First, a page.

Text messages ending with a full stop are perceived to be less sincere

According to a recent study, text messages ending with a full stop are perceived to be less sincere than messages that do not.

The study, led by Celia Klin at Binghamton University, included 126 undergraduates. The participants were told to evaluate numerous one-word text message responses (like “Okay,” “Sure,” “Yeah” or “Yup”) ending with different forms of punctuation.

The results revealed that if the message ended in a full stop the response was interpreted as insincere or fake. Interestingly no such difference was found for handwritten notes.

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“Texting is lacking many of the social cues used in actual face-to-face conversations. When speaking, people easily convey social and emotional information with eye gaze, facial expressions, tone of voice, pauses, and so on,” said Celia Klin, associate professor of psychology and associate dean at Binghamton University’s Harpur College.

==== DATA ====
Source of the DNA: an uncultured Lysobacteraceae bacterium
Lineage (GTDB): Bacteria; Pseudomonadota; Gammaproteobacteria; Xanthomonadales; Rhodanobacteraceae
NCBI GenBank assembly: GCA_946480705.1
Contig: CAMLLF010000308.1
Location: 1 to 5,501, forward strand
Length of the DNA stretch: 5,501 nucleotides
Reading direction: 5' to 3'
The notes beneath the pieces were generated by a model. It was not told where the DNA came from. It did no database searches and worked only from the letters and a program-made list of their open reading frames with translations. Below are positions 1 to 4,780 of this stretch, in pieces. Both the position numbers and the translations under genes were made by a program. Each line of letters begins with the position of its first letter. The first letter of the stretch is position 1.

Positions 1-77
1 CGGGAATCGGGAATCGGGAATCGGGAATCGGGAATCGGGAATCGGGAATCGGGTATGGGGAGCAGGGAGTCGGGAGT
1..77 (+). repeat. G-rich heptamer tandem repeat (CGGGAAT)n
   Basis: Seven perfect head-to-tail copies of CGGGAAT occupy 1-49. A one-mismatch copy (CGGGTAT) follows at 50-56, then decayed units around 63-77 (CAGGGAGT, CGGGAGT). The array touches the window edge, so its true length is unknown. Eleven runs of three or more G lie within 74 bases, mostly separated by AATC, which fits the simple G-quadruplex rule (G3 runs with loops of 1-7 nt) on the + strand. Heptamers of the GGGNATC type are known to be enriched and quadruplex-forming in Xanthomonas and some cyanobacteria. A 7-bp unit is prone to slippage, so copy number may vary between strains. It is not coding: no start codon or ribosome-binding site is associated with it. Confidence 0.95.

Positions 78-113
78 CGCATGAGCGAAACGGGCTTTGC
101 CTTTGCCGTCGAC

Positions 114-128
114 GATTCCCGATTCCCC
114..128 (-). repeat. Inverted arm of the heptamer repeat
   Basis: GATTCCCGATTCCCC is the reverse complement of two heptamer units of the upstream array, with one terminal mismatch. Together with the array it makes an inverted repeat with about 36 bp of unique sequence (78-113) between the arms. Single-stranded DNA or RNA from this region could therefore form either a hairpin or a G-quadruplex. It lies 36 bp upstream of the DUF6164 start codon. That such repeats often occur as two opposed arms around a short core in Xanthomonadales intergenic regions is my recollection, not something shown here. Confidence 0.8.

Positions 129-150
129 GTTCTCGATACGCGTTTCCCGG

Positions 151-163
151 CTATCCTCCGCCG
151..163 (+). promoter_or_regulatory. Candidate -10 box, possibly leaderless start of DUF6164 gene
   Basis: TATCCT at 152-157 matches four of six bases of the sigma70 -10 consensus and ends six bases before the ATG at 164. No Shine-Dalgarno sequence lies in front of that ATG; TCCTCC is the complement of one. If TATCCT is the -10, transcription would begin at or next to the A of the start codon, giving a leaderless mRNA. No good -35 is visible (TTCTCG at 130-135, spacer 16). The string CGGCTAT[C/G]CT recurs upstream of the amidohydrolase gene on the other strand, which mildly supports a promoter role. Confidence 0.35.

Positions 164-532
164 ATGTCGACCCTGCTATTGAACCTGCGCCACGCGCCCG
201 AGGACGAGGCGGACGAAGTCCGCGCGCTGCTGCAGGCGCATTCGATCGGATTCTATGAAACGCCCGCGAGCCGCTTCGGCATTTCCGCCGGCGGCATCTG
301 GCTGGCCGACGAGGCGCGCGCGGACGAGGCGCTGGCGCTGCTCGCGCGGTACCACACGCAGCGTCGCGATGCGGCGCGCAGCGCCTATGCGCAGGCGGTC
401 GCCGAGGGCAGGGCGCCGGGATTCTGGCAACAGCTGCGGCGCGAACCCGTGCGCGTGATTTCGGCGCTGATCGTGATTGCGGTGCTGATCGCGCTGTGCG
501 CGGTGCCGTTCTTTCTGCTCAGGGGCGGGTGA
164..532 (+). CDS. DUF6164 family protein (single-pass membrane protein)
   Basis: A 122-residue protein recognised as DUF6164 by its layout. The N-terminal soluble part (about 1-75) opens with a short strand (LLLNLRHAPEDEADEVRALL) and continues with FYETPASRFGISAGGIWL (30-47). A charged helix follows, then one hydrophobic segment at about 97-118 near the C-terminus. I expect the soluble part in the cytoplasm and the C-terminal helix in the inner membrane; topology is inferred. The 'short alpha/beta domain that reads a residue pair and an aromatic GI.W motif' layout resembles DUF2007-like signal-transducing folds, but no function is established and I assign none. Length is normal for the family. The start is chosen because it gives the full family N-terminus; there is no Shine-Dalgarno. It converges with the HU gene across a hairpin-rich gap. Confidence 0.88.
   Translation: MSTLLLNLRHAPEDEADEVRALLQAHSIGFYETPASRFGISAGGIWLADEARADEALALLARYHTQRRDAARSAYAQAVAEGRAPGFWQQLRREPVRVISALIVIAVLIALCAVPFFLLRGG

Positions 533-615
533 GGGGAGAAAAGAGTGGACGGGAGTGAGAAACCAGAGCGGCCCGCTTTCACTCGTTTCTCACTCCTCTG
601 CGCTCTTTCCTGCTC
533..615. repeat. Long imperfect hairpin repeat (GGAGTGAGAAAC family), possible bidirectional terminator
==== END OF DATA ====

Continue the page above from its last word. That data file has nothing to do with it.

She added: “People obviously can’t use these mechanisms when they are texting. Thus, it makes sense that texters rely on what they have available to them — emoticons, deliberate misspellings that mimic speech sounds and, according to our data, punctuation.”



In follow-up work the researchers found that a text response with an exclamation mark is interpreted as more, rather than less, sincere.

“That’s not surprising, but it broadens our claim,” said Klin.

“Punctuation is used and understood by texters to convey emotions and other social and pragmatic information. Given that people are wonderfully adept at communicating complex and nuanced information in conversations, it’s not surprising that as texting evolves, people are finding ways to convey the same types of information in their texts.”

The study, titled ‘Texting insincerely: the role of the period in text messaging,’ was published Nov. 22, 2015 in Computers in Human Behavior.

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